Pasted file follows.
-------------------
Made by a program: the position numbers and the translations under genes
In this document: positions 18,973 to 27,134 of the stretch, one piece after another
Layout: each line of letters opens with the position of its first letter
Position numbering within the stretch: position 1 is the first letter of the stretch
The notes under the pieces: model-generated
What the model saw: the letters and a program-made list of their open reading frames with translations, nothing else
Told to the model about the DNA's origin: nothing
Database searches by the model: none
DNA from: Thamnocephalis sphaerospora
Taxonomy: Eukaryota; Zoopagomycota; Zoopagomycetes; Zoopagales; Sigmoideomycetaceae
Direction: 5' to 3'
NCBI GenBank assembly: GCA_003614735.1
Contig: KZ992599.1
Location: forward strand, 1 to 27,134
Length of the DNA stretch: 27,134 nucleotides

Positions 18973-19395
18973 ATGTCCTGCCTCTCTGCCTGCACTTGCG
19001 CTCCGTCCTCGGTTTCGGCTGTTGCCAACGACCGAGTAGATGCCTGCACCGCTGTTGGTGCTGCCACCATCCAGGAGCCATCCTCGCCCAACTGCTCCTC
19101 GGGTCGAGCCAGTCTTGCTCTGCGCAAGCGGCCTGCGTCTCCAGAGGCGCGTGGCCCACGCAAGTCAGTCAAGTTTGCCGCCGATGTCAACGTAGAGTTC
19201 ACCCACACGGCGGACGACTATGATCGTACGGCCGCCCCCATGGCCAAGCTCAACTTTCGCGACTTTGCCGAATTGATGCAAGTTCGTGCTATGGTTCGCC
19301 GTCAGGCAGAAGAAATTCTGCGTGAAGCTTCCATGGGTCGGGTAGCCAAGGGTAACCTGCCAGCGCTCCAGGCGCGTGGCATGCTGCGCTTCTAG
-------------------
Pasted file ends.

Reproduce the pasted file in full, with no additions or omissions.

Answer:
Made by a program: the position numbers and the translations under genes
In this document: positions 18,973 to 27,134 of the stretch, one piece after another
Layout: each line of letters opens with the position of its first letter
Position numbering within the stretch: position 1 is the first letter of the stretch
The notes under the pieces: model-generated
What the model saw: the letters and a program-made list of their open reading frames with translations, nothing else
Told to the model about the DNA's origin: nothing
Database searches by the model: none
DNA from: Thamnocephalis sphaerospora
Taxonomy: Eukaryota; Zoopagomycota; Zoopagomycetes; Zoopagales; Sigmoideomycetaceae
Direction: 5' to 3'
NCBI GenBank assembly: GCA_003614735.1
Contig: KZ992599.1
Location: forward strand, 1 to 27,134
Length of the DNA stretch: 27,134 nucleotides

Positions 18973-19395
18973 ATGTCCTGCCTCTCTGCCTGCACTTGCG
19001 CTCCGTCCTCGGTTTCGGCTGTTGCCAACGACCGAGTAGATGCCTGCACCGCTGTTGGTGCTGCCACCATCCAGGAGCCATCCTCGCCCAACTGCTCCTC
19101 GGGTCGAGCCAGTCTTGCTCTGCGCAAGCGGCCTGCGTCTCCAGAGGCGCGTGGCCCACGCAAGTCAGTCAAGTTTGCCGCCGATGTCAACGTAGAGTTC
19201 ACCCACACGGCGGACGACTATGATCGTACGGCCGCCCCCATGGCCAAGCTCAACTTTCGCGACTTTGCCGAATTGATGCAAGTTCGTGCTATGGTTCGCC
19301 GTCAGGCAGAAGAAATTCTGCGTGAAGCTTCCATGGGTCGGGTAGCCAAGGGTAACCTGCCAGCGCTCCAGGCGCGTGGCATGCTGCGCTTCTAG